Richmond required that Negroes and mulattoes must step aside when whites passed by, and barred them from riding in carriages except in the capacity of menials,” the historian Kenneth Stampp wrote. “Charleston slaves could not swear, smoke, walk with a cane, assemble at military parades, or make joyful demonstrations.”
Just as enslaved and malnourished Africans had to drain the swamps, chop down the trees, clear the land to build the plantations and infrastructure of the South, the starving captives of the Third Reich had to drain the swamps, chop down the trees, dig up the tree roots, carry the logs to build the infrastructure of their torment. They worked the clay pits and quarries to make bricks for the Reich. Under both regimes, the hostages built the walls that would imprison them and often died as they did so.
Each day during the early years of Nazi expansion, some two thousand prisoners were marched through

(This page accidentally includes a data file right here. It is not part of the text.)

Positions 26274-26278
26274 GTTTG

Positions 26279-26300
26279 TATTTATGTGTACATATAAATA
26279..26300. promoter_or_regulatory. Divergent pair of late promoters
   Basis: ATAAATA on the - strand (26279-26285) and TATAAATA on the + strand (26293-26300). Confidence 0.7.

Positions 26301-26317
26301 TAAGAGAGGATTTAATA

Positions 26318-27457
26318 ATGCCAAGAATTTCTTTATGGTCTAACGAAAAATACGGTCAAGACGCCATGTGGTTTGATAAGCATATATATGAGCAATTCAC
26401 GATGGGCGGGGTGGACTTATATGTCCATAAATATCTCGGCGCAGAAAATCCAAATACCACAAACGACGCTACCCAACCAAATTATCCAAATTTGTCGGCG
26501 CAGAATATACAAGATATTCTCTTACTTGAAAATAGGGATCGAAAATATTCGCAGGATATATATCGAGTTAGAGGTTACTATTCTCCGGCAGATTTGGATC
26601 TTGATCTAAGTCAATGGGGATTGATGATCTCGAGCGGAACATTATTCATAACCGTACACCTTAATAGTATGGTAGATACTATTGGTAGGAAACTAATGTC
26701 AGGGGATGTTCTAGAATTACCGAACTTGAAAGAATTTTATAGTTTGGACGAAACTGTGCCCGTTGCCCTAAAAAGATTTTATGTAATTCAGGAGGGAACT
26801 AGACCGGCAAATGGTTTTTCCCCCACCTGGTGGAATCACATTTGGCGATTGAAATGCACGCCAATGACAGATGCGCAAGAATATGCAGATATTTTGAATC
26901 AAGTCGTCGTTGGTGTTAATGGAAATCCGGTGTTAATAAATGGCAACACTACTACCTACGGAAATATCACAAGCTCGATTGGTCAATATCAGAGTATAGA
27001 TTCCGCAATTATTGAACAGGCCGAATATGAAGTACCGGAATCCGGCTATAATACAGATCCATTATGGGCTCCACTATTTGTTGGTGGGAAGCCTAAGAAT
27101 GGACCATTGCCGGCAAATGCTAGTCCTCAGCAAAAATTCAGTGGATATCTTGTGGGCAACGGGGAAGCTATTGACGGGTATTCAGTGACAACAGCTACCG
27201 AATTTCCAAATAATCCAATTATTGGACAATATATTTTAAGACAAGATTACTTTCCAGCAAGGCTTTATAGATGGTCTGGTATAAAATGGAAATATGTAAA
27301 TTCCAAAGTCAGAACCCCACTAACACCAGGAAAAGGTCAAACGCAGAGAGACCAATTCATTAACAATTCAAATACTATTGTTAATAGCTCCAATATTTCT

the village of Oranienburg, north of Berlin, over the canal bridge, from the concentration camp to the clay pits, and would often return that evening with a cart filled with the people who had died of exhaustion or had been killed that day.
At the depths of their dehumanization, both Jews and African-Americans were subjected to gruesome medical experimentation at the hands of dominant-caste physicians. In addition to the horrifying torture of twins, German scientists and SS doctors conducted more than two dozen types of experiments on Jews and others they held captive, such as infecting their victims with mustard gas and testing the outer limits of hypothermia.
In the United States, from slavery well into the twentieth century, doctors used African-Americans as a supply chain for experimentation, as subjects deprived of either consent or anesthesia. Scientists injected plutonium into them, purposely let diseases like syphilis go untreated to observe the effects, perfected the typhoid vaccine on their bodies, and subjected them to whatever agonizing experiments came to the doctors’ minds.